The only way in which I can conceive that an attempt may be made to evade the point of this fatal consideration, is by maintaining that the sacrifices of the ancient worship were types which have been abolished in consequence of their fulfilment by Christ, the great expiatory sacrifice, but that instrumental music was not typical, and therefore remains. One can now see why the preceding argument, to prove the typical character of instrumental music as a part of the temple worship, was so elaborately pressed, and sustained by so long a catena of authorities. If that argument was conclusive, this method of escape is nothing worth. Only what was generic, essential, permanent in the worship of God’s ancient people passes over into the new economy; what was specific, accidental, temporary has vanished with the old; and it has been shown by conclusive proofs that to the latter kind of worship instrumental music must be assigned. It was a temporary environment by which it pleased God to surround the singing of his praise, and as typical it has been stripped away by its fulfilment in the copious effusion of the Holy Spirit, and the glorious effects of his grace in applying the accomplished atonement of Christ. We are Christians. Jews we are, if believers, “inwardly,” as Paul declares; Jews as we are the spiritual seed of Abraham, and partake of his faith, as we possess, at least are entitled to possess, and possess more fully, the benefits of that unchanging covenant of grace which, in its essential provisions was administered in the Patriarchal and Mosaic dispensations, is administered in the Christian, and will, in the Heavenly, be administered “throughout all ages, world without end.” Jews we are not, as says the same apostle, “outwardly:” Jews, not; by carnal descent or national lineage, not as bound by the positive enactments of the ceremonial law, not as subject to the accidental provisions, the specific, peculiar, typical elements which constituted the temporary shell of that immutable covenant.
This argument; from the Old Testament Scriptures proves vastly too much. Those who have most urgently insisted upon it; have acted with logical consistency in importing priests into the New Testament church; and as priests suppose sacrifices, lo, the sacrifice of the Mass! Instrumental music may not seem to stand upon the same foot with that monstrous corruption, but the principle which underlies both is the same; and that whether We are content with a single instrument, the cornet, the bass-viol, the organ, or go on by a natural development to the orchestral art, the cathedral pomps, and all the spectacular magnificence of Rome. We are Christians, and we are untrue to Christ and to the Spirit of grace when we resort to the abrogated and forbidden ritual of the Jewish temple.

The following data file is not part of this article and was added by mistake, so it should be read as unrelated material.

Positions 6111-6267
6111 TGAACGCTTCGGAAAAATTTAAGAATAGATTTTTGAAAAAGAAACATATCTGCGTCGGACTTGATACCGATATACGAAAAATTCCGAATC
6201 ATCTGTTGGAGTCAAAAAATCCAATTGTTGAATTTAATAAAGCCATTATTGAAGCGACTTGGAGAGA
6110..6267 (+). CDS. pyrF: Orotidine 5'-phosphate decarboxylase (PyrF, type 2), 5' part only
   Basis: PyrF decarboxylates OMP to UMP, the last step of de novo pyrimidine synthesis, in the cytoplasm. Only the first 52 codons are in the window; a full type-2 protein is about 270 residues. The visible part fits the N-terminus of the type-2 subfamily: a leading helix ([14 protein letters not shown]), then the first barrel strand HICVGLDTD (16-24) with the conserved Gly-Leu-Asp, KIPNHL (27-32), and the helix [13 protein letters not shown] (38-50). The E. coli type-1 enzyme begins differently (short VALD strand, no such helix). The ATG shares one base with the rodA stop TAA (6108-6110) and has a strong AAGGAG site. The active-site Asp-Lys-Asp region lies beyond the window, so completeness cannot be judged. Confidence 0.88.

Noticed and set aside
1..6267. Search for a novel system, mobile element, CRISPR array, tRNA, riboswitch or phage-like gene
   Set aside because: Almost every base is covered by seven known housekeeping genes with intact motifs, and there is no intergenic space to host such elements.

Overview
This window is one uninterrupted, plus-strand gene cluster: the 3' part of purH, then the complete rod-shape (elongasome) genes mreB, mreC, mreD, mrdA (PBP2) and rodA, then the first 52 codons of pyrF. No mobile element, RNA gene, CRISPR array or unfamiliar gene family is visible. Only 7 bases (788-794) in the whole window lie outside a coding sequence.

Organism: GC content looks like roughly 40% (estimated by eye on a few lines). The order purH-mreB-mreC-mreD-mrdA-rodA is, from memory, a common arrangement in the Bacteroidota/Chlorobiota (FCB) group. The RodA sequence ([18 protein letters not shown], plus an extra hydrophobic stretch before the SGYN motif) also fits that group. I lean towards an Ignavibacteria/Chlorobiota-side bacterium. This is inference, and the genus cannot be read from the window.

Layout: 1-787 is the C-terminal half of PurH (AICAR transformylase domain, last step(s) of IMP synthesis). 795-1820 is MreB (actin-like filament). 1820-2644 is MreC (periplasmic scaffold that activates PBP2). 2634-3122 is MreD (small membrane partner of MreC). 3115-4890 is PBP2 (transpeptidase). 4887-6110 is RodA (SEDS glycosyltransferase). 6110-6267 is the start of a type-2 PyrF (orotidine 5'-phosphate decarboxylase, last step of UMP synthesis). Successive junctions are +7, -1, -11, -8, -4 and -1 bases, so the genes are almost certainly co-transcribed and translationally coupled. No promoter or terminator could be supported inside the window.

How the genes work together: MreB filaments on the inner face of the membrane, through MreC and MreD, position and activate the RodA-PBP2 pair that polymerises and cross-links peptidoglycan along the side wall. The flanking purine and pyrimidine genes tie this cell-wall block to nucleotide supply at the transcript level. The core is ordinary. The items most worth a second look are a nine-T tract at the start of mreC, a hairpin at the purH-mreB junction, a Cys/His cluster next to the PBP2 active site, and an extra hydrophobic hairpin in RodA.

The daughters of Heman, mentioned I Chron. 25:5, were not singers and performers on instruments in the public worship, for they are not included in the enumeration of the courses which follows.
 De Synag. Vetere, Lib. I., Pars i, Chap. 10. Lightfoot on Matt. vi. 2. See also Josephus, Ant. Jud., Lib. iii., Chap. 12.
 The orthodox Jews, even to the present day , oppose its use in the synagogue. The writer knew a congregation in Charleston, S.C., to be rent in twain in consequence of an attempt to introduce an organ.
 “Under every preceding dispensation the sanctity of the Sabbath had been a fundamental part of the revealed religion; the synagogue worship goes back, possibly, to the captivity in Egypt, certainly to the captivity in Babylon.”—Breckinridge’s Subjec. Theology, p. 530.
 See Horne’s Introduction, vol. ii. p. 102, for a confirmation of this view. It is there shown to have been advocated by Josephus and Philo, and also by Grotius, Ernesti, Whitby, Doddridge, and Lardner.
 George Gillespie says: “After the tribes were settled in the land of promise synagogues were built in the case of an urgent necessity, because all Israel could not come every Sabbath day to the reading and expounding of the law in the place that God had chosen that his name might dwell there.” Eng. Pop. Cerem. p. 116.
 Let it be observed that, in making this distinction between essential and accidental elements of worship, by the accidental are meant elements divinely commanded. With the Reformed and Puritan divines, I utterly repudiate the distinction as used by Prelatists to justify such accidental elements as human wisdom or church authority adds, without divine warrant, to the essential elements of worship.
 Works, Vol. ix., p. 419: London, 1823. Fairbairn takes substantially the same view: Typology of Scripture, Vol. ii., pp. 212, 213. See also M’Ewen, Types, Bk. iii., § 3.
 Ibid., p. 440. This view is also maintained by M’Ewen, Types, Bk. iii. §3.
 Vol. ii., pp. 257, 258.
 This is probably the true view.
 In opposition to Fairbairn, and in agreement with the majority of orthodox commentators, I would regard the golden candlestick as itself a type of Christ, and the lights merely, the lamps of revelation, as representing the Church. The oil, with Fairbairn, I take to typify the illuminating grace of the Holy Ghost; but the true Container of that oil is originally Christ himself, not the church (except, perhaps, derivatively), which receives it from him and manifests it in a world of darkness. See M’Ewen, Types, Bk. iii., § 3.
 Vol. ii., p. 126.
 Ibid., p. 127. M’Ewen strongly urges this typical significance of the Feast of Pentecost.
 In confirmation of this assertion the author quotes the following passage from the Jerusalem Talmud: “Why is it called the place or house of drawing? Because from thence they draw the Holy Spirit: as it is written, and ye shall draw water with joy from the wells of salvation.”
 Typol. Scrip., Vol. ii. p. 311.
 On Ps. 71:22.
 On Ps. 81:3.
 On Ps. 92:1.
 P. 404.
 De Bon. Operibus, Lib. i. Cap. 17. We appeal from Philip drunk to Philip sober—from Bellarmin the partisan to Bellarmin the theologian.
 II. ii. 2, xci., A. ii., 4, et conclusio: Tom. iv., Ratisbonae, 1884, p. 646.
 Act. Disp. ii. p. 106, quoted by Ames.
 Lib. ii., Tract. ii., Cap. iii., Tom. i., Amstel., p. 554.
 On word, Organ.
 Ch. iii., p. 13: The Presbyterian’s Armory, Vol. i.
 P. 4, Presbyterian’s Armory, Vol. iii.
 On the Use of Organs, etc., p. 18.
 P. 216.
 The Organ and other Musical Instruments, as noted in the Holy Scriptures.
 Dr. Candlish, The Organ Question, pp. 87, 88. It may be said in answer, that on the same ground singing ought to be abolished. But, first, singing was not as peculiarly connected with sacrifice as was the blowing of trumpets; secondly, that the use of instruments was peculiar to the temple service, whereas singing was not. The argument only holds in regard to the specific and temporary elements of worship, not to the generic and permanent.
 Body of Divinity, Quest. CLIV., Vol. iv., p. 82, Philadelphia, 1815.
 Ibid., pp. 87, 88.